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The real estate side of fiscal cliff

Published: Thursday, Jan. 10, 2013 5:30 a.m. CDT

There are several key provisions within the recent “fiscal cliff” deal that we all need to keep in mind as property owners. Let’s take a quick look.

• Mortgage Cancellation Relief Act. This had been high on the horizon for real estate professionals as the Dec. 31, 2012, deadline of this act loomed.  In short, the amount of debt being cancelled by a lender when a property owner “sold short” would have been considered taxable income without this act.  The deadline has now been extended to Jan. 1, 2014. That is great news for a lot of Americans whose properties are still worth less than they owe.

• Deduction for mortgage insurance premiums. The deadline on this provision was extended through 2013 for tax filers earning below $110,000.

• Leasehold improvements. Also extended through 2013, this allows for a 15-year straight-line cost recovery for certain commercial improvements and retroactively includes 2012.

• Energy efficiency tax credit. Qualified energy improvements on existing homes (up to $500) is extended through 2013 and retroactively includes 2012.

• Capital gains. Stays at a rate of 15 percent for those at the top rate of $400,000/$450,000 and 20 percent on any gains after that.   The $250,000/$500,000 exclusions on the sale of a principal residence remains in place.

• Estate tax. The first $5 million in individual and $10 million for family estates are now exempted from the estate tax. The rate after that increased from 35 percent to 40 percent.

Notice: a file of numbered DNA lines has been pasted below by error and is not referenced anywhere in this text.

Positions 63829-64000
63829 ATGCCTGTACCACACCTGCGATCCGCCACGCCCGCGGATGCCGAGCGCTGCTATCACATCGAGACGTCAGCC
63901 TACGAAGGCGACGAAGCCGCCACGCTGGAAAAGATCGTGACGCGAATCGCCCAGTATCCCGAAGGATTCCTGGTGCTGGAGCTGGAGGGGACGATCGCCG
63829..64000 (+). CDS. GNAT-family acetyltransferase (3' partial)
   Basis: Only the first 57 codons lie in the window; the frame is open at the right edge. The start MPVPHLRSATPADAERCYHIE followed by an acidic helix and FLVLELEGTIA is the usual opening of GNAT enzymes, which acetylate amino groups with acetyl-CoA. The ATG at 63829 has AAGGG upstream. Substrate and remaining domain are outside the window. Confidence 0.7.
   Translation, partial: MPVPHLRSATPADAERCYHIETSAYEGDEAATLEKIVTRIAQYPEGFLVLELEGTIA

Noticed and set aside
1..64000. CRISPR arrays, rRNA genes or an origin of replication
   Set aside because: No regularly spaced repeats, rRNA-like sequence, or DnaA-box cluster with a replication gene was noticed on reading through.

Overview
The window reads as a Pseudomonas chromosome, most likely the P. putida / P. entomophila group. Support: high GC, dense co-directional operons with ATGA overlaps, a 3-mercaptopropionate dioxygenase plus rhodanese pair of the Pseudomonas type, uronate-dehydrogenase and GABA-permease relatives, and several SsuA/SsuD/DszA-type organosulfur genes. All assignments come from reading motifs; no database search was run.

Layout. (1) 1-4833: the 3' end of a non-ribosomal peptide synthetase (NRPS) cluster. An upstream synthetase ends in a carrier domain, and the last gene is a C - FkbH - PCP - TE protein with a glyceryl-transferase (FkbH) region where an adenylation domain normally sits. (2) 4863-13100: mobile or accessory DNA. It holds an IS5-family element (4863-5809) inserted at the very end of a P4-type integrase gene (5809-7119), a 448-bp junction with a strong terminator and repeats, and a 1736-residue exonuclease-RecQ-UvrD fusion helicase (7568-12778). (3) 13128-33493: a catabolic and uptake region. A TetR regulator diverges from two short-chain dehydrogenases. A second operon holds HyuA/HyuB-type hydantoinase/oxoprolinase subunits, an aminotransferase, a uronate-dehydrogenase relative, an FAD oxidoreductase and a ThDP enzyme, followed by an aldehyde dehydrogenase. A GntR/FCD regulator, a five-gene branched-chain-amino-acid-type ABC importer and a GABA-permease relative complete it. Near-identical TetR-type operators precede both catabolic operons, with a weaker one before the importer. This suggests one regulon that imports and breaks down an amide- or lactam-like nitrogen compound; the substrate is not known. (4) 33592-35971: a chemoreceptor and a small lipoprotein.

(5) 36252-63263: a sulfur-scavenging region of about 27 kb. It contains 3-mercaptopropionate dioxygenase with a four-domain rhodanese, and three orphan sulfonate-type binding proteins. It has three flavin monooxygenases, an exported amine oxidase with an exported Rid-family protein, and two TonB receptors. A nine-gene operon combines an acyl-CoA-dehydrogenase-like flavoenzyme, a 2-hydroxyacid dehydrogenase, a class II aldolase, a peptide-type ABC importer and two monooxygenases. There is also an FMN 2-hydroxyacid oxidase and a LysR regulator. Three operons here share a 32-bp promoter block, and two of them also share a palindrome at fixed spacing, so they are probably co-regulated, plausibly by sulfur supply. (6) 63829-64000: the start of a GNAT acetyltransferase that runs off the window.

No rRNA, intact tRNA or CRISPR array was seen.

• Mortgage interest deduction. There was no change to the MID, thankfully.

Home ownership is a vital part of the American Dream. With so many losing their homes to foreclosure and short sale, it should be noted that surveys still show a strong desire by most Americans to own their own home.

Sixty-seven percent of American households are owner occupied and 80 to 90 percent of all federal income taxes are paid by homeowners. 

Have you ever heard someone say their dream was to rent a home?  Of course not. According to the National Association of Realtors, the average homeowner’s wealth has ranged from 31 to 46 times that of the average renter.

Be sure to contact your tax adviser for specific details regarding your situation. This information is provided solely as an reference and to start the discussion with your tax expert.

• Jim Haisler is CEO of Heartland Realtor Organization, a nonprofit trade organization providing products, services and education to the public and approximately 800 real estate professionals throughout northeastern Illinois. He can be reached at 815-459-0600.

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